Choice: True Stories of Birth, Contraception, Infertility, Adoption, Single Parenthood, and Abortion, edited by Karen Bender and Nina de Gramont, plaits twenty-four essays about the choices women make in all avenues of reproduction, whether one is pro-choice or pro-life.
Contributors include novelist and critic Francine Prose, Philadelphia Magazine senior editor Sandy Hingston, educator Kimi Faxon Hemingway, authors Kate Maloy, and educator and writer Stephanie Andersen. As they lift the curtain on these private moments of decisions and the ramifications of choice, readers witness such journeys as a pro-choice mother discussing abortion with her pro-life, teenage daughter; an abortion gone awry; a woman who, after years of infertility, finally conceives only to discover the fetus has tested positive for disabilities; a woman who chooses not to have children despite pressure from family, friends, and society; and an examination of the language of Roe v. Wade and how far off course the current debate has veered.
As the editors promise, the contributors really do lift the curtain and allow us not only to see events in their lives, but truly understand their thoughts an emotions and how that leads them to the difficult choices they make. The result is a very raw, heartfelt, and intimate portrait of the very real decisions all women face, regardless of political position. After all, this isn’t a simple matter of ideology, but the lives and hearts and minds–and the rights–of women.
It’s an act of bravery to share these stories in any climate, but particularly today with a political regime transparently against pro-choice legislation, and one that has made villains out of those who speak up against them. Yet it’s time women–all women–once again come out of the closet and share openly the feelings and thoughts surrounding this complex issue, and the importance of allowing women, and men, to govern their own life decisions.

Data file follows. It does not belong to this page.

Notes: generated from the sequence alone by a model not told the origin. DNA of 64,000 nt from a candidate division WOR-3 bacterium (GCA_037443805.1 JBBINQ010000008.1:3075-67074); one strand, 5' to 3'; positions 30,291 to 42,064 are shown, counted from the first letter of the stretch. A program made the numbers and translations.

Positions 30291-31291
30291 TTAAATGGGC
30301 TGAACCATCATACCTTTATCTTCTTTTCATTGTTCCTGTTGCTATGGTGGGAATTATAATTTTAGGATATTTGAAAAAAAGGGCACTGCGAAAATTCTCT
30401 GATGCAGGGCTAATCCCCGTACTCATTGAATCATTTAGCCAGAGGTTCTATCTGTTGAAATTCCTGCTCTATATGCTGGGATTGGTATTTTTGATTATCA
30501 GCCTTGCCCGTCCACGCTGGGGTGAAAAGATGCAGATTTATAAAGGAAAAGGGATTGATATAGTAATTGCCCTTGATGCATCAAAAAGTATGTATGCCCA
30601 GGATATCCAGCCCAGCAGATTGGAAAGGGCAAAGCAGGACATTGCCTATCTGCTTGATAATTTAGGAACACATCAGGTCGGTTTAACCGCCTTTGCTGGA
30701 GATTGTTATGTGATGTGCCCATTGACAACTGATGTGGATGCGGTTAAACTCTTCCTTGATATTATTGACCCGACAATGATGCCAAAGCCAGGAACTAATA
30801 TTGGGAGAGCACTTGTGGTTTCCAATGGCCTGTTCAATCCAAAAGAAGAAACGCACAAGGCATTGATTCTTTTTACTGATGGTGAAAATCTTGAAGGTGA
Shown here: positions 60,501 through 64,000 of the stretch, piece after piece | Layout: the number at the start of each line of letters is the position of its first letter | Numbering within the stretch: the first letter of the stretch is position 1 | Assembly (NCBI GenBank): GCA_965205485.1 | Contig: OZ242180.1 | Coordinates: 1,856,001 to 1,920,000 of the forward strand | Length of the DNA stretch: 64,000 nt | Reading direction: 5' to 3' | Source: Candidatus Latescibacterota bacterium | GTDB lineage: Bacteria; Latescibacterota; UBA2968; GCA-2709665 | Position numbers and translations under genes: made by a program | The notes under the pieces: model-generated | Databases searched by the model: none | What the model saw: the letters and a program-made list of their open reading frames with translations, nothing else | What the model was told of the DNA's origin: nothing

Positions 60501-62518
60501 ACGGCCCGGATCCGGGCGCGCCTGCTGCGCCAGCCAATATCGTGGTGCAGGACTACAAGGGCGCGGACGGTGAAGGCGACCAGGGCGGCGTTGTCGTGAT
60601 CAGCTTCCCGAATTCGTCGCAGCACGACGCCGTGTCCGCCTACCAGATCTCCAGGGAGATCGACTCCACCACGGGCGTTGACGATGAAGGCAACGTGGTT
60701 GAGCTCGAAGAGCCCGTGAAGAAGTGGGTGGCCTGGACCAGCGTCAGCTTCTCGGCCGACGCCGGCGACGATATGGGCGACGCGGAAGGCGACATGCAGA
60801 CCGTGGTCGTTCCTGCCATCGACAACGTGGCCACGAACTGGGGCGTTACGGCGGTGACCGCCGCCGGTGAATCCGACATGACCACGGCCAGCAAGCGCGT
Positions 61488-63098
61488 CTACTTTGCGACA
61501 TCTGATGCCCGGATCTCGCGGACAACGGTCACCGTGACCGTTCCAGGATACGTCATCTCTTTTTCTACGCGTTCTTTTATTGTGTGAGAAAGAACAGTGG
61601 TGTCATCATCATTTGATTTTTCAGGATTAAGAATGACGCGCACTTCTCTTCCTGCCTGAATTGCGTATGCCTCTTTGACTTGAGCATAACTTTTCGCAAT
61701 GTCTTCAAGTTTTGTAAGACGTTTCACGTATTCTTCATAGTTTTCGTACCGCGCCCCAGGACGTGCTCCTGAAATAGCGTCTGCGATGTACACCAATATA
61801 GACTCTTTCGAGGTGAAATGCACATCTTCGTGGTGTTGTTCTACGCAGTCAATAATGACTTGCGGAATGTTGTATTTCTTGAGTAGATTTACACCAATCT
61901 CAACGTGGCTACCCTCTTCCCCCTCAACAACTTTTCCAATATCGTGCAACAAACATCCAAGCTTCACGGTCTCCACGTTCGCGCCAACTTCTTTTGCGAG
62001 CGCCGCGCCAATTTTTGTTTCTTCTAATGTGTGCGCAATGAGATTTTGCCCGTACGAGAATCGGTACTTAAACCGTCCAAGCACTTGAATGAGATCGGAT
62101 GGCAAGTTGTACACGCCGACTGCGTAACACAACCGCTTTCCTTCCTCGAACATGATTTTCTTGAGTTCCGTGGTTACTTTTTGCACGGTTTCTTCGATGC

Excerpt from “Thirty-four Years Old Today” by Pam Houston:
“Today is the 34th anniversary of Roe v. Wade, and I am forty-five years old. What that means is that I got my first period the same year that the history of women’s reproductive rights changed (hopefully) forever. … Until I wrote this essay I had no idea that I had arrived at the smug expectation that my body was my own domain by such a narrow margin. My elders will no doubt remind me how lucky this proves I am, but hard as I try, I can’t imagine a world in which a woman does not get to choose whether or not she will have a baby. In the same way that when I was little, I couldn’t imagine a country in which the Protestants were killing the Catholics; in the same way that in my country, I can’t imagine why any woman would ever vote for George W. Bush; in the same way that I don’t understand why, if we have the right to bomb countries who make weapons of mass destruction, why the conversation never turns to the fact that we have weapons of mass destruction ourselves.”